4.4 Calculation of the hydrophile-lipophile balance for highly disperse solid emulsifiers

4.5 The dependence of emulsion stability on the work of wetting of emulsifier particles. HLB used as criterion of phase inversion in emulsions stabilised by solid particles

Chapter 5: Examples of the implementation of hydrophilicity- lipophilicity concepts in the development of the formulations of surfactants and selection of solid particles for certain purposes

5.1 Physicochemical properties of microemulsion systems

5.2 Emulsion systems and emulsion technologies

5.3 Use of microemulsion systems for enhanced oil recovery from reservoirs

5.4 Breakdown of dilute emulsions

5.5 Hydrophile-lipophile balance and foaming properties of microemulsions

5.6 Hydrophile-lipophile balance and selection of reagents in the processes of surface (foam) separation of dissolved substances, colloid particles and oil drops

5.7 Hydrophile-lipophile balance and sanitary-technical characteristics of surfactants

5.8 Hydrophile-lipophile balance and protein structure

5.9 Use of the hydrophile-lipophile balance concept for the characterisation of solid surfaces with respect to its application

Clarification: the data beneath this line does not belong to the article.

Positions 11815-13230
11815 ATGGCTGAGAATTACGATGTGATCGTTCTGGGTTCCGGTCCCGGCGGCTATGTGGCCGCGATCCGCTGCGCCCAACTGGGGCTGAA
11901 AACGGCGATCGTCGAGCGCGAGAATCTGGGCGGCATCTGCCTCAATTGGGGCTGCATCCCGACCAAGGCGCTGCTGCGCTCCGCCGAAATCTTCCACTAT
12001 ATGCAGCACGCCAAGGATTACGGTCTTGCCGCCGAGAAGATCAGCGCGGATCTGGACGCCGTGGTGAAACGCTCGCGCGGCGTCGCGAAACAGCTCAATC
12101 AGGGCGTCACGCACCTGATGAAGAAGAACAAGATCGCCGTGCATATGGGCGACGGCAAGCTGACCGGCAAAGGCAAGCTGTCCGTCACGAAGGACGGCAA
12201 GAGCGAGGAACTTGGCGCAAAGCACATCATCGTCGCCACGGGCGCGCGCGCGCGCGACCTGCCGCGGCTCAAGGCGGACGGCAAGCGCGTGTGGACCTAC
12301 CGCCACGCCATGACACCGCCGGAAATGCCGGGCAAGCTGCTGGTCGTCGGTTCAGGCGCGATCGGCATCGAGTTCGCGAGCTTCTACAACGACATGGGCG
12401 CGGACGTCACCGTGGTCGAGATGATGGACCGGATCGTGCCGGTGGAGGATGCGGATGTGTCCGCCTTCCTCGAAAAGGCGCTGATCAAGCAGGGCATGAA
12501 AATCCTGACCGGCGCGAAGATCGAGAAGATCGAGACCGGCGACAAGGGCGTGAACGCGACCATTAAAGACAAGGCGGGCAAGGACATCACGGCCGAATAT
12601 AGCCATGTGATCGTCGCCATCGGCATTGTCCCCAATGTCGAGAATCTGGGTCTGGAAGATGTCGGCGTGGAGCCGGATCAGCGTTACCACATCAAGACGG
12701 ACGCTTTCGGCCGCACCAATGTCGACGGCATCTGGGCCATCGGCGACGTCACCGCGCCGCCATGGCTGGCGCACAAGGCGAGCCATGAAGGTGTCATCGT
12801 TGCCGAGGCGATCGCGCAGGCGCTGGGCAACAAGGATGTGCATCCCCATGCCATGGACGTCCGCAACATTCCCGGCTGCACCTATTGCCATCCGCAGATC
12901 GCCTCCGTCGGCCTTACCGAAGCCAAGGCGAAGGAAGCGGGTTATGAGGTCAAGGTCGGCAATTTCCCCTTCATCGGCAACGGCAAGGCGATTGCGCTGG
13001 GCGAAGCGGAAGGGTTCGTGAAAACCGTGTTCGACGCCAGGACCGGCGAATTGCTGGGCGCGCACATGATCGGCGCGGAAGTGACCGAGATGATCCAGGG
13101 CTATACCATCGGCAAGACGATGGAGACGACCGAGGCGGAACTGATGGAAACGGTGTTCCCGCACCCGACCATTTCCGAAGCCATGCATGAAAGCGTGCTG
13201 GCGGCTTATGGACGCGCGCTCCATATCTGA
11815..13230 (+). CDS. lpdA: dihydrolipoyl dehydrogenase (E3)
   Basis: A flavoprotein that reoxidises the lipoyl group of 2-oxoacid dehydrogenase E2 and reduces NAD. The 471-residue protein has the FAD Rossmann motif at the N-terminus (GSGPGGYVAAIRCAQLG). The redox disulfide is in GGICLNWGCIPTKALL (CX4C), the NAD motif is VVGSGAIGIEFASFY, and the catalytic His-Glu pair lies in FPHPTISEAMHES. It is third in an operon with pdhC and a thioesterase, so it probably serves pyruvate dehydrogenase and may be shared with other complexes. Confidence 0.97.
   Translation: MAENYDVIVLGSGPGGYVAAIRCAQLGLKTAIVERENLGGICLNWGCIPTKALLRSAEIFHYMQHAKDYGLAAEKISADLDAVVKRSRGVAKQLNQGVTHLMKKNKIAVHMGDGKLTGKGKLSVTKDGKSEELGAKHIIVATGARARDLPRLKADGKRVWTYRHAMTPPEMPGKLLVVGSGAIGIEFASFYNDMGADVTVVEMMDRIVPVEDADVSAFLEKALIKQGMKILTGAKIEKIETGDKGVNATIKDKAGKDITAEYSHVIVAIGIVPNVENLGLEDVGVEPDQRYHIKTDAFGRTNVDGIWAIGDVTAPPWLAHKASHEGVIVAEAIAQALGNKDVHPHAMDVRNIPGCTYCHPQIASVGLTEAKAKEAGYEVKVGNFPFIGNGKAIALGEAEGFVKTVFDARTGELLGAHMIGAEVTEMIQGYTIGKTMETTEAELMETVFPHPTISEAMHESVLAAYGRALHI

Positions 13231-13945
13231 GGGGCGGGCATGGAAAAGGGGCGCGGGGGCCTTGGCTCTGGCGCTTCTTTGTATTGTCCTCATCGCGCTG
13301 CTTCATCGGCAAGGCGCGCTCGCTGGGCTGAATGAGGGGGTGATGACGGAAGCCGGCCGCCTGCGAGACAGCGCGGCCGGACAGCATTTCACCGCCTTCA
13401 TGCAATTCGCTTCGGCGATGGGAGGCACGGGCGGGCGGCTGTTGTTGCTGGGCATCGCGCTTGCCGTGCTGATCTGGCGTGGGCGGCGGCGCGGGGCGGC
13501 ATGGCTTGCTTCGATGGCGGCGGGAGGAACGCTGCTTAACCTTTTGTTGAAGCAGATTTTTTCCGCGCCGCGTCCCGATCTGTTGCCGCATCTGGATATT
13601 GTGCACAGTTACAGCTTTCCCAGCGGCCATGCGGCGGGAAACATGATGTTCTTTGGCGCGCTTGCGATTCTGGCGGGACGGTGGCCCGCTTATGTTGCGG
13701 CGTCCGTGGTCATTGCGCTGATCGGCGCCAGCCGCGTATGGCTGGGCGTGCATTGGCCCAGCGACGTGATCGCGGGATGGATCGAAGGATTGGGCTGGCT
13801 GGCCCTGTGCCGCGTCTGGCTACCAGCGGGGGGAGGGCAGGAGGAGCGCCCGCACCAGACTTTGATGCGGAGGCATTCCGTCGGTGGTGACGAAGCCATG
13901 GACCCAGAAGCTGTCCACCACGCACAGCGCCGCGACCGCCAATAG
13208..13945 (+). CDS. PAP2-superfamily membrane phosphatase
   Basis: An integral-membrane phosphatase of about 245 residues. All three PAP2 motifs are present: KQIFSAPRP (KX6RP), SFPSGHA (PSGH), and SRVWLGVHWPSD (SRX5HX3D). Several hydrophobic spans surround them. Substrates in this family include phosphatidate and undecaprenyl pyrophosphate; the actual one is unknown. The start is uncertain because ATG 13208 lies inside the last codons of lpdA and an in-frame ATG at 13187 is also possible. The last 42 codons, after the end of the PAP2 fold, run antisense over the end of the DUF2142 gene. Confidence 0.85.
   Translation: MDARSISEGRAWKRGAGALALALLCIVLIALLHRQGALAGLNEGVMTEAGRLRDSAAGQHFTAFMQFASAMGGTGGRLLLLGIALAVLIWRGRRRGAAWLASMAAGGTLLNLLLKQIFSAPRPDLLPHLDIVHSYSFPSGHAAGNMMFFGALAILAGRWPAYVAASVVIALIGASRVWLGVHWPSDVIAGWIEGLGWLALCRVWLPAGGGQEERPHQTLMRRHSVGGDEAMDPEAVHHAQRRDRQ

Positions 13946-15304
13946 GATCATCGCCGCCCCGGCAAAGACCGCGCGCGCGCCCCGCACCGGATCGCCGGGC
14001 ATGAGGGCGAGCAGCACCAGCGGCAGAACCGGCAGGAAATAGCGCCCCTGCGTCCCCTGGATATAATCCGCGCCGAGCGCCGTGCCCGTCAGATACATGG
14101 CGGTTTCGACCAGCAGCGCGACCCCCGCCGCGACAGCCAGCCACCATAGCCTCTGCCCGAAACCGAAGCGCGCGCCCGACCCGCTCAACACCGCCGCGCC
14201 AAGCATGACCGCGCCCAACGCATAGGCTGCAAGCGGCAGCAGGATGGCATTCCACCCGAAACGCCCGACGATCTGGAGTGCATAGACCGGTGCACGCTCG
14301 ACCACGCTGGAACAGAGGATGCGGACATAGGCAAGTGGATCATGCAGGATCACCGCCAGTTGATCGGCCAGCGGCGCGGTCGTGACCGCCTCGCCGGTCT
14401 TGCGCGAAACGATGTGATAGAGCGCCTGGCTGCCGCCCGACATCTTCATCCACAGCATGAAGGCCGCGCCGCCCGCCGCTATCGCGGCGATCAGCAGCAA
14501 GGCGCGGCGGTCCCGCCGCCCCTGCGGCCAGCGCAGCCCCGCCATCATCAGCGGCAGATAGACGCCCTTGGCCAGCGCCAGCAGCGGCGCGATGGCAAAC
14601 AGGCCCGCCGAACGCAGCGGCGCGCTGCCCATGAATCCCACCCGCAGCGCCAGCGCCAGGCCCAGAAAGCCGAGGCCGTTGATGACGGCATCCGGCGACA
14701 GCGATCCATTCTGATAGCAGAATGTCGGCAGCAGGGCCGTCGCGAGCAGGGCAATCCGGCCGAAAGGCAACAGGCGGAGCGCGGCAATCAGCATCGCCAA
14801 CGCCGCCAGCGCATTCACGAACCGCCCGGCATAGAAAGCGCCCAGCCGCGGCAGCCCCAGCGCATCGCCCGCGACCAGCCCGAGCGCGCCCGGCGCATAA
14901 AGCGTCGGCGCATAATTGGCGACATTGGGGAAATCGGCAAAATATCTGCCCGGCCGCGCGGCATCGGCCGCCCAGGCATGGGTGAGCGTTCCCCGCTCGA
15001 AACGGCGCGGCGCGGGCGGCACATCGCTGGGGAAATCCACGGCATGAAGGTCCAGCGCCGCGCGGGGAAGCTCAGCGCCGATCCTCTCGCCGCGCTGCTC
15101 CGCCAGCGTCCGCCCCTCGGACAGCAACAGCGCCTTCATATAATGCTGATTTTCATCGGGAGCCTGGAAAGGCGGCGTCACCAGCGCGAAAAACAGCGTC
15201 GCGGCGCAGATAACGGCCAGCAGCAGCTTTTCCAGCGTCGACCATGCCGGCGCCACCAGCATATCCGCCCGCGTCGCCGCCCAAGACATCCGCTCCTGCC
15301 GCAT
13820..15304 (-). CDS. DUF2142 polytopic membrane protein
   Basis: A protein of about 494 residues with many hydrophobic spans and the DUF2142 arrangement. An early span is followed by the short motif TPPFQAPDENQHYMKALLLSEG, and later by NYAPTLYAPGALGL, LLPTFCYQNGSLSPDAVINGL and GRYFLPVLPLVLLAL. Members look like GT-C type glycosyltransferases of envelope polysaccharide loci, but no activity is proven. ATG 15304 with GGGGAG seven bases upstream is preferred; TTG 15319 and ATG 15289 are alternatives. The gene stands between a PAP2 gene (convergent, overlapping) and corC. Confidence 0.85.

List of Symbols

Abbreviations of surfactants and surfactant mixtures

Acronyms

Subject index

Studies in Interface Science

SERIES EDITORS

D. Möbius and R. Miller

Vol. I

Dynamics of Adsorption at Liquid Interfaces

Theory, Experiment, Application

by S.S. Dukhin, G. Kretzschmar and R. Miller

Vol. 2

An Introduction to Dynamics of Colloids

by J.K.G. Dhont

Vol. 3

Interfacial Tensiometry

by A.I. Rusanov and V.A. Prokhorov

Vol. 4

New Developments in Construction and Functions of Organic Thin Films

edited by T. Kajiyama and M. Aizawa

Vol. 5

Foam and Foam Films

by D. Exerowa and P.M. Kruglyakov

Vol. 6

Drops and Bubbles in Interfacial Research

edited by D. Möbius and R. Miller

Vol. 7

Proteins at Liquid Interfaces

edited by D. Möbius and R. Miller

Vol. 8

Dynamic Surface Tensiometry in Medicine

by V.N. Kazakov, O.V. Sinyachenko, V.B. Fainerman, U. Pison and R. Miller

Vol. 9

Hydrophile-Lipophile Balance of Surfactants and Solid Particles

Physicochemical Aspects and Applications

by P.M. Kruglyakov

Copyright page

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First edition 2000

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Preface

Penza, May 2000

Pyotr M. Kruglyakov,     Penza, May 2000